igp sync delay on-restart

Use igp sync delay on-restart to set the maximum delay for LDP to notify IGP of the LDP-IGP synchronization status after an LDP restart or an active/standby switchover occurs.

Use undo igp sync delay on-restart to restore the default.

Syntax

igp sync delay on-restart time

undo igp sync delay on-restart

Default

The maximum notification delay is 90 seconds.

Views

LDP view

Predefined user roles

network-admin

Parameters

time: Specifies the maximum notification delay in the range of 60 to 600 seconds.

Usage guidelines

When an LDP restart or an active/standby switchover occurs, LDP takes time to converge. LDP notifies IGP of the LDP-IGP synchronization status as follows:

·     If a notification delay is not configured, LDP immediately notifies IGP of the current synchronization states during convergence, and then updates the states after LDP convergence. This could impact IGP processing.

·     If a notification delay is configured, LDP notifies IGP of the synchronization states in bulk when one of the following events occurs:

¡     LDP recovers to the state before the restart or switchover.

¡     The maximum delay timer expires.

Examples

# Set a 300-second maximum delay for LDP to notify IGP of the LDP-IGP synchronization status after an LDP restart or active/standby switchover occurs.

<Sysname> system-view

[Sysname] mpls ldp

[Sysname-ldp] igp sync delay on-restart 300

Related commands

igp sync delay

mpls ldp igp sync disable

mpls ldp sync (IS-IS view)

mpls ldp sync (OSPF view/OSPF area view)

import bgp

Use import bgp to enable LDP to redistribute BGP IPv4 unicast routes.

Use undo import bgp to disable LDP from redistributing BGP IPv4 unicast routes.

Syntax

import bgp [ as-number ]

undo import bgp

Default

LDP does not redistribute BGP IPv4 unicast routes.

Views

LDP view

LDP-VPN instance view

Predefined user roles

network-admin

Parameters

as-number: Redistributes BGP IPv4 unicast routes in the specified AS. An AS number is in the range of 1 to 4294967295. If you do not specify an AS number, this command enables LDP to redistribute all BGP IPv4 unicast routes.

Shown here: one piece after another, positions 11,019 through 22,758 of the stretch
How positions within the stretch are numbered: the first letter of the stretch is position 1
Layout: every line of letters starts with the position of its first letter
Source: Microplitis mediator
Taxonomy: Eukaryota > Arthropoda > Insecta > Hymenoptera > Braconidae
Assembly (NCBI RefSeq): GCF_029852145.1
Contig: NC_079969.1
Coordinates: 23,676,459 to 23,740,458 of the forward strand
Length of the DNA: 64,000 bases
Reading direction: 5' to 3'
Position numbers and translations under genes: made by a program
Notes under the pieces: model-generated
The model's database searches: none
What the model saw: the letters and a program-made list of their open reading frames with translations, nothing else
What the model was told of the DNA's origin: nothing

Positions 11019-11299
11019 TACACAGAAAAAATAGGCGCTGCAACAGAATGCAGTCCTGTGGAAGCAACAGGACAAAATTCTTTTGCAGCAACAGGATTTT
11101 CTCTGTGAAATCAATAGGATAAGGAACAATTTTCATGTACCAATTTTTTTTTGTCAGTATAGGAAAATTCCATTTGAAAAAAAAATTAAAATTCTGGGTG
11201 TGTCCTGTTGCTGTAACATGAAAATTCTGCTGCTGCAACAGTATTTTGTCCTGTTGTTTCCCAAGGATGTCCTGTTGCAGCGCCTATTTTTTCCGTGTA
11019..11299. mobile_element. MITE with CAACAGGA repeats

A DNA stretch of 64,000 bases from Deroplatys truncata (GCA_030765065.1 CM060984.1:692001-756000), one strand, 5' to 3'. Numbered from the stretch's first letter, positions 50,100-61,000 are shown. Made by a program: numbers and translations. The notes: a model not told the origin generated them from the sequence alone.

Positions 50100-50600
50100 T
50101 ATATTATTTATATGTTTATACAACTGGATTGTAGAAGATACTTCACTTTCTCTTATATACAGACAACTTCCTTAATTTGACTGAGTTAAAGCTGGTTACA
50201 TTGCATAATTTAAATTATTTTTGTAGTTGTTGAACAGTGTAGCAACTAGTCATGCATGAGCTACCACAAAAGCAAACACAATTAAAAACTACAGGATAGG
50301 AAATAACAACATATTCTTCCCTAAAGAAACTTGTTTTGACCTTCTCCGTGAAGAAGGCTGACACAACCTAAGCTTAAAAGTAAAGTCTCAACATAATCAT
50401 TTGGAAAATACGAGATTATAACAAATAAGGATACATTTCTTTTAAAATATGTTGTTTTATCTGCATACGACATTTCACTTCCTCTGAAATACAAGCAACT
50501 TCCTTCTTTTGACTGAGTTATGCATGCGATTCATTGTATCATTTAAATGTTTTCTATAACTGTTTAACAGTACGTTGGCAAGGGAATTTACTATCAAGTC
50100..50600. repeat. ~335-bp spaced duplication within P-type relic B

Usage guidelines

IMPORTANT

IMPORTANT:

Use this command only if necessary. Execution of this command will increase the number of routes redistributed to LDP. A large number of redistributed routes will use a large amount of labels and memory.

 

By default, LDP automatically redistributes IPv4 IGP routes, including the BGP IPv4 unicast routes that have been redistributed into IGP. Then, LDP assigns labels to the IGP routes and labeled BGP routes if these routes are permitted by an LSP generation policy. LDP does not automatically redistribute BGP IPv4 unicast routes if the routes are not redistributed into the IGP.

For example, on a carrier's carrier network where IGP is not configured between a PE of a Level 1 carrier and a CE of a Level 2 carrier, LDP cannot redistribute BGP IPv4 unicast routes to assign labels to them. For this network to operate correctly, you can enable LDP to redistribute BGP IPv4 unicast routes. If the routes are permitted by an LSP generation policy, LDP assigns labels to them to establish LSPs. For more information about carrier's carrier, see MPLS Configuration Guide.

If you execute this command multiple times, the most recent configuration takes effect.

Examples

# Enable LDP to redistribute BGP IPv4 unicast routes in AS 100 on the public network.

<Sysname> system-view

[Sysname] mpls ldp

[Sysname-ldp] import bgp 100

Related commands

lsp-trigger

lsp-trigger

Use lsp-trigger to configure an LSP generation policy for IPv4 FECs.

Use undo lsp-trigger to restore the default.

Syntax